KPMG fined £1m for The Works audit breachesby
Coming only weeks after its last sanction, KPMG has been hit with another £1m-plus fine for the audit of the high-street arts, crafts and books retailer The Works.
The Financial Reporting Council (FRC) fined KPMG £1,750,000 – which was subsequently reduced to £1,023,750 – and severely reprimanded the Big Four firm after a succession of failings in the audit of discount retailer, The Works.
The firm was sanctioned alongside audit engagement partner Anthony Sykes, who was also severely reprimanded and was given a £75,000 fine, which was then reduced to £43,875.
Sykes, who had 25 years’ experience as an audit partner at the time of the audit, signed an independent auditors’ report in August 2020 with an unmodified opinion.
But the accountancy watchdog found that KPMG’s approach to substantive testing was “further and manifestly flawed” and contained numerous basic but serious breaches around the inventory existence in the FY2020 audit of The Works.
Taking place during the Covid-19 lockdown in 2020, the audit contained challenges in carrying out stock count and controls testing. However, the FRC said the conduct of the audit team demonstrated “a serious lack of basic competence”.
As part of these breaches, KPMG failed to respond appropriately to variances identified in the controls testing of management’s stock counts or investigate management’s explanations for those variances.
The FRC also questioned the audit team’s decision to remove all counts with variances from the stock count population prior to the selection of the substantive testing sample, as part of a selection process described on the audit file as “random”.
The watchdog also raised concern over the omission from the audit file of the results of the controls testing, such that the audit file documentation provided a false degree of assurance.
The audit team also did not perform a roll-forward of all of the stock balances counted from the date of the store counts to the period end date.
Additionally, the audit team was chastised for its adoption of a substantive testing approach when the controls failed without any consideration or consultation, despite variances having been identified in nearly one-third of those counts.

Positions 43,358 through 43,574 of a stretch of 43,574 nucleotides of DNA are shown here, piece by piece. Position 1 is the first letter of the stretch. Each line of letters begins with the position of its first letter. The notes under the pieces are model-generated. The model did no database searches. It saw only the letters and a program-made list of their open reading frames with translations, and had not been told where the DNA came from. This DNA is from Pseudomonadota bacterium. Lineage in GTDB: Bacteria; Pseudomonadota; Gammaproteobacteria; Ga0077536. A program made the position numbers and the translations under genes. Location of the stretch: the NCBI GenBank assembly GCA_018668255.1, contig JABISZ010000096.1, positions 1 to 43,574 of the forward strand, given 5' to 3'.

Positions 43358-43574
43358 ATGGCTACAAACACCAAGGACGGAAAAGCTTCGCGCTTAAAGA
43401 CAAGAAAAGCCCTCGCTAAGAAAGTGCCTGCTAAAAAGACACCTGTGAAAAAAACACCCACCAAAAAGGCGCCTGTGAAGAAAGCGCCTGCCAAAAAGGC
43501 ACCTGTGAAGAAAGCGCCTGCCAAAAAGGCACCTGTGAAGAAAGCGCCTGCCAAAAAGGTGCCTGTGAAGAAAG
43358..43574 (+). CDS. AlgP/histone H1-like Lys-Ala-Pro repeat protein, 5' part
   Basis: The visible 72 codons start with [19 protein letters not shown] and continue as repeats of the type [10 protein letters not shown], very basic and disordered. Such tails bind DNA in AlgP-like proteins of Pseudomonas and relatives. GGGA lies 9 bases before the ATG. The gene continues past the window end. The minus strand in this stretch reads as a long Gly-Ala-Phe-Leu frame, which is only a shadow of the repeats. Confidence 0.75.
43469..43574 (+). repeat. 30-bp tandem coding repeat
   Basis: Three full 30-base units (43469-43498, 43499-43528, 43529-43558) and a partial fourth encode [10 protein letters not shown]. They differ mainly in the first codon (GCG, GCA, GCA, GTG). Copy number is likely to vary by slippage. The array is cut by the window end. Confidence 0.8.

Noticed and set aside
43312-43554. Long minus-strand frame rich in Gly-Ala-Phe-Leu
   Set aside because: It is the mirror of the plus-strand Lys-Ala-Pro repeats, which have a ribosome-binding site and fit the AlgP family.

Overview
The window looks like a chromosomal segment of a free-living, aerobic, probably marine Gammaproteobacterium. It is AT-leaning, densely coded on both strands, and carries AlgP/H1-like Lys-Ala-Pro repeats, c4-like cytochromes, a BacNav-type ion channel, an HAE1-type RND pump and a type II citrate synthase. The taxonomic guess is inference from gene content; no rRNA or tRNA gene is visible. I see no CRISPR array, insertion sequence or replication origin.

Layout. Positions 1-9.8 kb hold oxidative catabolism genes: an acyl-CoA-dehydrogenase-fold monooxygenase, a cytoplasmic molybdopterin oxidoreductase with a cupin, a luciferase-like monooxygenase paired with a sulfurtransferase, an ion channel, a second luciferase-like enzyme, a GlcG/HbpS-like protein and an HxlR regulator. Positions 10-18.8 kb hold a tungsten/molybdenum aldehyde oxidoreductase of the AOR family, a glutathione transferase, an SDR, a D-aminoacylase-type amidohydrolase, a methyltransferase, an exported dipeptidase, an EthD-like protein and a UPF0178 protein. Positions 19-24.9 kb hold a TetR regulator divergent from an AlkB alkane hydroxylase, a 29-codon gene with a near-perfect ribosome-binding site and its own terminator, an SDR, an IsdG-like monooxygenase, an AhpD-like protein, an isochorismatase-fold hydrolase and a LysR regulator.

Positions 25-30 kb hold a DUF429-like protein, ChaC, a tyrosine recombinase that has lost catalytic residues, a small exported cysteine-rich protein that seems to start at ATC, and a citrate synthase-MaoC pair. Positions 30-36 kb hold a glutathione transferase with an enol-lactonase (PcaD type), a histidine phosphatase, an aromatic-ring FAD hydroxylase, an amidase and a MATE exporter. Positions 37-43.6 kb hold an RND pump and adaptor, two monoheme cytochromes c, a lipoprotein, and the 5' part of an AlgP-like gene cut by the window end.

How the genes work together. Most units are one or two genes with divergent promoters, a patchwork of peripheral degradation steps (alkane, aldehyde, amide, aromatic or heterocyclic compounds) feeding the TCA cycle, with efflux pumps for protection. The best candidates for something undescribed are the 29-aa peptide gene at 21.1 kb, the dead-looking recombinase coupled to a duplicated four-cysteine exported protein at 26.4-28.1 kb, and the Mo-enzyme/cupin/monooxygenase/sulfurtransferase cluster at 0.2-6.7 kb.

Lack of scrutiny
Sykes was also pulled up in the report for not applying closer scrutiny to the audit team’s work over the stock counts, despite being made aware of performance issues within the team. He also relied on the audit team to bring issues around controls to his attention on their own initiative, but they did not.
The FRC said these breaches created a risk that the FY2020 financial statements were materially misstated. The fee for the FY2020 audit was £141,000.
At the year end for FY2020, The Works had over 500 stores across the UK and Ireland and held a stock valued at £20.3m.
Audit breaches ‘should not have occurred’
“The admitted failings, which critically undermined KPMG’s approach to the audit of inventory at a retail entity, were rudimentary and should not have occurred. The financial and non-financial sanctions, which include measures intended to enhance KPMG’s second line of defence function, are aimed at preventing a repetition of such failings in the future,“ said Claudia Mortimore, deputy executive counsel at the FRC.
In addition to the financial sanction, KPMG has been ordered to undertake a programme to review the effectiveness of its second-line defence function and put in place additional supervision of the future audit work of two audit team members. KPMG also has to pick up the executive counsel’s costs of £198,430.64.
Poor disciplinary record
The announcement of this sanction comes only a few weeks after KPMG was fined £1.25m, which was reduced to £875,000, for its audit of LED manufacturer Lucedco.
Sykes, the former KPMG audit partner, has also faced disciplinary action from the accountancy watchdog, after having been given a £112,000 sanction for his role in the audit of aerospace manufacturer Rolls-Royce.
KPMG has frequently appeared on the FRC’s disciplinary pages, and in the financial settlement report with its most recent sanction, the watchdog highlighted the Big Four firm’s “poor recent disciplinary record” and the fact it’s been sanctioned 10 times since 2019.
Last year, the FRC revealed that of the £46.5m fines handed to accountancy firms for mostly audit failings, KPMG picked up £23.05m of them.
At the time of the breach, the audit fee income of KPMG in 2021 was £646m with a total fee income of £2.433bn.
Following the audit of The Works, the FRC noted that KPMG has implemented remedial measures. Catherine Burnet, head of audit, KPMG UK, said: “We accept that elements of our work for the 2020 audit of The Works did not meet the professional standards required. Audit quality remains our number one priority and we continue to invest significantly in training, controls and technology to drive further improvements.”